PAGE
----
The Treasury has finally published accounting rules for private finance initiative deals, a move welcomed by business and the profession as clearing up the confusion surrounding public-private partnerships.
The guidance is intended to help negotiators transfer most of the risk to the private sector, so the projects can be taken off the state’s balance sheet.
Accountant Robin Herzberg, concessions officer at Tarmac, said the guidance was a ‘major step forward’ and would provide clarity for future PFI deals.
‘We no longer have this worry that the pool of projects will be on the government balance sheet. From now on projects can be driven by value-for-money rather than the accounting issues,’ he explained.
PFIs were introduced by the last government to get expenditure off the state balance sheet – a move that will prove crucial if the UK is to enter into the European economic and monetary union.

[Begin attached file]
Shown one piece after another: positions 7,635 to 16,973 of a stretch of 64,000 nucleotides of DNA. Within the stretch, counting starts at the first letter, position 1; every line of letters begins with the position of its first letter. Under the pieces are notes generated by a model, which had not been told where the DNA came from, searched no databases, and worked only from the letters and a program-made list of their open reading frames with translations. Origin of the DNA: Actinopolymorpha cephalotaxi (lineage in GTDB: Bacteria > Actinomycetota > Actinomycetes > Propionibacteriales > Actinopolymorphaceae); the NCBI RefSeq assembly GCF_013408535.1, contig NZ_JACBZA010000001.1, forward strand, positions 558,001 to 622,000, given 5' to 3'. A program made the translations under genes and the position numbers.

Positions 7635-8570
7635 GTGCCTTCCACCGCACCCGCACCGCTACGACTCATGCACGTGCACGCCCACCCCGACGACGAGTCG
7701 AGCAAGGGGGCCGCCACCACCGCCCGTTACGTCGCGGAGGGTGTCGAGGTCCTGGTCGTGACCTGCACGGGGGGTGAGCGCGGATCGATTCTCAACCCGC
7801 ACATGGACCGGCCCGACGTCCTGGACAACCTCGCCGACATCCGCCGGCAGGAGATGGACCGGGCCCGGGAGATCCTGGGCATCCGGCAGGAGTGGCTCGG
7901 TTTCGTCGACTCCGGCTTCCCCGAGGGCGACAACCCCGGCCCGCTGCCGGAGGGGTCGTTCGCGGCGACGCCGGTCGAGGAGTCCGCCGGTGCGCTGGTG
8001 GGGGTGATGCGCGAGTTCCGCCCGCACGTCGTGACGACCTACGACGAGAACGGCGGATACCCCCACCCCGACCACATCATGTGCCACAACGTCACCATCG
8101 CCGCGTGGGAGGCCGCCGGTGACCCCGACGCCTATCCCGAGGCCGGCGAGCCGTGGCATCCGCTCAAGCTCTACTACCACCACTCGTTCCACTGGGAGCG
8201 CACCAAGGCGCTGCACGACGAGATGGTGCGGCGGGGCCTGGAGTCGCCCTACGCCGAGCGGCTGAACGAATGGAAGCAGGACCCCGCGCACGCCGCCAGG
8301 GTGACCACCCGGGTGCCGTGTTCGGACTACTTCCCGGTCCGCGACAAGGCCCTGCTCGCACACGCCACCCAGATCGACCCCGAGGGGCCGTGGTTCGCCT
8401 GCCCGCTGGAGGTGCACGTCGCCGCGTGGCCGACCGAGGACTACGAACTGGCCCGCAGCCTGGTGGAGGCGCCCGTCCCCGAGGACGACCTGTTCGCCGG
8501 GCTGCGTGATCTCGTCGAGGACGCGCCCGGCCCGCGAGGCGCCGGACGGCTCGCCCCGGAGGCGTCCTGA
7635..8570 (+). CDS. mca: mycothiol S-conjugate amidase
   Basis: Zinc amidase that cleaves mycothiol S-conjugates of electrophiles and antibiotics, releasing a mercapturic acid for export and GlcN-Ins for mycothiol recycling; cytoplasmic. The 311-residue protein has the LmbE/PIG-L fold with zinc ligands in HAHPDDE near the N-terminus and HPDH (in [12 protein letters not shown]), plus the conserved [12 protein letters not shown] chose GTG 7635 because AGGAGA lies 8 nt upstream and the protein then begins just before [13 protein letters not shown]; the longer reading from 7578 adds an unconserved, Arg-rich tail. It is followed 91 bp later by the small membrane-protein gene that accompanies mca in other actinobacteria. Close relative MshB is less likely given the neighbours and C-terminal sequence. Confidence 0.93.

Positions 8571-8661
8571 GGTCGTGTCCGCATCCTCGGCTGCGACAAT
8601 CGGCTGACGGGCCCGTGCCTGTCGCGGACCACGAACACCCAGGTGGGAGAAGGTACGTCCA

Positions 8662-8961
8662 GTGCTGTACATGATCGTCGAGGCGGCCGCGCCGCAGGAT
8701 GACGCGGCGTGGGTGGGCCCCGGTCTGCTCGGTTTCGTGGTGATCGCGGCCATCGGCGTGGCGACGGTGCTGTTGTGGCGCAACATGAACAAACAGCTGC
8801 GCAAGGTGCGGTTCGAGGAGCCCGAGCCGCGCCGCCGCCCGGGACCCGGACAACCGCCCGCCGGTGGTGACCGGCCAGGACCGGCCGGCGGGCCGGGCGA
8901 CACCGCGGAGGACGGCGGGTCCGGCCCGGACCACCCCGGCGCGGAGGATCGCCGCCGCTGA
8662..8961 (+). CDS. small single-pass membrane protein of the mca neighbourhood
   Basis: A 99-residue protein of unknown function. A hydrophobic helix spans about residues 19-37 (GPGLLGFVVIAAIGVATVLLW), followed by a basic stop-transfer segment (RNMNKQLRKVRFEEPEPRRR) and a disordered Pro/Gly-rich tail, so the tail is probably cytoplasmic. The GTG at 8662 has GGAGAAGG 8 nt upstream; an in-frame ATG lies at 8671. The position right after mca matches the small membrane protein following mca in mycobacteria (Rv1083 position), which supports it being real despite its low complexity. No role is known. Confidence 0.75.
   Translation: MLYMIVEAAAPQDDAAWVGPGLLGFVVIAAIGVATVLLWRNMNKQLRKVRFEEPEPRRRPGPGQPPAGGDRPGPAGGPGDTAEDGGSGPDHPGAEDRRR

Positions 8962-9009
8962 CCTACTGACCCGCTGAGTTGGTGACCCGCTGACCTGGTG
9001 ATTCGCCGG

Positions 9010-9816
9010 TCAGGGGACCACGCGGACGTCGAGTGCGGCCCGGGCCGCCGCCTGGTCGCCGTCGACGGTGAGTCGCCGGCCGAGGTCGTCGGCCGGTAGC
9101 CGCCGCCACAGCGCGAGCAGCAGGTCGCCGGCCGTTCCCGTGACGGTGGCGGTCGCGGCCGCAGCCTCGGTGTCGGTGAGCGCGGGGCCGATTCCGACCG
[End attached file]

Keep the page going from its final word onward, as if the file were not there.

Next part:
Ken Wild, who chaired the ASB committee on PFI, said he expected the long-running debate over PFI accounting treatment to be finally laid to rest following publication of the guidance.
‘It is a serious attempt to take our original document and put it into terms where people without accounting knowledge can apply it and come to sensible answers,’ Wild said.
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